Daniel of Morley’s Philosophia and Dominicus Gundissalinus’s De processione mundi are two very relevant synthesis of twelfth-century cosmology. Written in the same period, both works receive the new texts translated into Latin in Toledo, but with very different approaches: while Gundissalinus grounds his reflection on metaphysical sources, and Avicenna in particular, Daniel tends to use with more perspicacity the natural writings translated in the previous decades. My contribution will analyse the discussion on primary and secondary causality presented by these two authors, pointing out how a very same phenomenon, i.e., the Toledan translation movement, can be seen as the origin of two extremely different reflections, which nonetheless share the same purpose of contributing to the solution of the very same problems and questions on the derivation of the ontic multiplicity from God.
2018 – ‘Trustworthy Translator or Vicious Misintepreter? Gundissalinus, Ibn Gabirol, and the Doctrinal Consistency of the Fons vitae’, in N. Polloni, M. Benedetto, F. Dal Bo (eds.), Solomon Ibn Gabirol: Sources, Doctrines, and Influence on Medieval Philosophy, Brepols, Turnhout, forthcoming.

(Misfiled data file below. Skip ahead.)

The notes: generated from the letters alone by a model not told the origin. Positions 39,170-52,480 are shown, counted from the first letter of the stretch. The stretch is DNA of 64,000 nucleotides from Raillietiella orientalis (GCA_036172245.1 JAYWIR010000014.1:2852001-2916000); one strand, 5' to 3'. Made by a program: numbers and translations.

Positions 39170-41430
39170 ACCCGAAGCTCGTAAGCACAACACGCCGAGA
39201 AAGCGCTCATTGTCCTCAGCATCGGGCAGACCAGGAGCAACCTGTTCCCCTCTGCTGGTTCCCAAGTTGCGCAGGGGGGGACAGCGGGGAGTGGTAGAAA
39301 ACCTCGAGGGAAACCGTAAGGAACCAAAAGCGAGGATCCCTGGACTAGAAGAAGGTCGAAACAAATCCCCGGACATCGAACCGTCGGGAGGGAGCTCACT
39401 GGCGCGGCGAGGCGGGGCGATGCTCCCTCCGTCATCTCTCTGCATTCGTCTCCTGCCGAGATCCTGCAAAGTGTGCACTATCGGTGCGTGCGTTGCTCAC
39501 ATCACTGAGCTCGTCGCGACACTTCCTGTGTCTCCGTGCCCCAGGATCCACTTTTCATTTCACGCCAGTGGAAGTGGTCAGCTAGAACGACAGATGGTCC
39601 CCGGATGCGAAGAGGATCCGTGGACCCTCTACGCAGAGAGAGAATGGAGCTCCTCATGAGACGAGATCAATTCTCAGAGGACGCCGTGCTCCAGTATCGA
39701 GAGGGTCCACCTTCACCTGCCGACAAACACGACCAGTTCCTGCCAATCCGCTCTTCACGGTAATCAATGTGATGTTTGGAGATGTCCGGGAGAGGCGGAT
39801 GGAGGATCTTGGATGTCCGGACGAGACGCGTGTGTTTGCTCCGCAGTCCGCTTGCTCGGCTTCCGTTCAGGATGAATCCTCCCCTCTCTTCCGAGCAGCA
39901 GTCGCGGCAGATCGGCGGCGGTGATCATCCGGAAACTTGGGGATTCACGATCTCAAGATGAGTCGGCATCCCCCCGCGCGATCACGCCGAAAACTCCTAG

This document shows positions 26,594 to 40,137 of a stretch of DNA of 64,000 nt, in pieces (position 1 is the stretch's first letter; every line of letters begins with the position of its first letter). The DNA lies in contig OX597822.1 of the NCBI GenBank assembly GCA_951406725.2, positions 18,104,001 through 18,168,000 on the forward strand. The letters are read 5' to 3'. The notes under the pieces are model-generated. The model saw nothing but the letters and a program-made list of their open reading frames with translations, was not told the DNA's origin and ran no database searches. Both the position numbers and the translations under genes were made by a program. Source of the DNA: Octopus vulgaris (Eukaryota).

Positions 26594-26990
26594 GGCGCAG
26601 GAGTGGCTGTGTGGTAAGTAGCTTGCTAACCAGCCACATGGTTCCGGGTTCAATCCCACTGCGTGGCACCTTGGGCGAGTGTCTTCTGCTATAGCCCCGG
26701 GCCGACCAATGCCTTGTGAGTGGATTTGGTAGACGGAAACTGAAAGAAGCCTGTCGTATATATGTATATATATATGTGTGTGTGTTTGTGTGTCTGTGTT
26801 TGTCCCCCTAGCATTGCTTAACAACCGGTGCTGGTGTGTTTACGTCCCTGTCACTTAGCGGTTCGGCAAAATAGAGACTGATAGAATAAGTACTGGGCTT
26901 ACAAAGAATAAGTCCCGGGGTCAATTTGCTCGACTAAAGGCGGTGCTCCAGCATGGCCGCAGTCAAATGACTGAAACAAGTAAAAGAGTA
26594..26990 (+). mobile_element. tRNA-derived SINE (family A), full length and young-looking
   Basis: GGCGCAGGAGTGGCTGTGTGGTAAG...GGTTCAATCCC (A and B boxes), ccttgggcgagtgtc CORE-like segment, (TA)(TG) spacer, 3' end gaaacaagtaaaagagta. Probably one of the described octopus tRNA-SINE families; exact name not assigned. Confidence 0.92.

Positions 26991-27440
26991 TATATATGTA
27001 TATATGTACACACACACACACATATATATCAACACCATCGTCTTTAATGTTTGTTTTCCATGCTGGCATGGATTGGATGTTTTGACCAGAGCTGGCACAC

Survived only in its Latin translation—crucially accompanied by a Hebrew epitome and a few Arabic excerpts—the text of Ibn Gabirol’s Font of Life has raised many problematic questions concerning the actual meaning, the referred tradition, and the philosophical range Ibn Gabirol wanted to expose through this writing. Tricky doctrinal cores and ambiguous passages, which create a sort of theoretical tension throughout the work, have been variously addressed by scholarship as expressions of Ibn Gabirol’s ‘doctrinal perspectivism’ or ‘philosophical ingenuity’. Recently, the studies by Pessin casted new light on the relation between the Arabic original version of the Font of Life and its Latin translation, realised by Gundissalinus in the twelfth century. Pointing out a substantial semantic slippage in the Latin rendering of key terms such as ‘voluntas’ and ‘materia’, Pessin’s interpretation allowed a whole new comprehension of the Font of Life, marked by a renewed doctrinal consistency, until then quite precarious. This paper departs from Pessin’s hermeneutics of Ibn Gabirol’s writing focusing on the practical implication upon which it is grounded, i.e., Gundissalinus’s active role as ‘creative interpreter’ of the Arabic original texts of the Font of Life. Did Gundissalinus consciously ‘Aristotelise’ Ibn Gabirol’s Neoplatonic framework? The Toledan philosopher, though, doesn’t seem to have the necessary knowledge of Aristotle to do so. Did he misinterpret the text through a censurable (but accidental) use of Latin terms excessively bound to the Latin tradition? Or did he simply and plainly translated the Arabic text he had at his disposal, de verbo ad verbum, as he did with all the further Arabic writing he worked on? All these hypotheses will be analysed, and special attention will be paid to Gundissalinus’s reception of Ibn Gabirol’s theories in his original philosophical works, as well as to the pivotal role played by the most anti-Gabirolian Jewish thinker of that time: Abraham Ibn Daud, Gundissalinus’s collaborator on the Latin translation of Avicenna.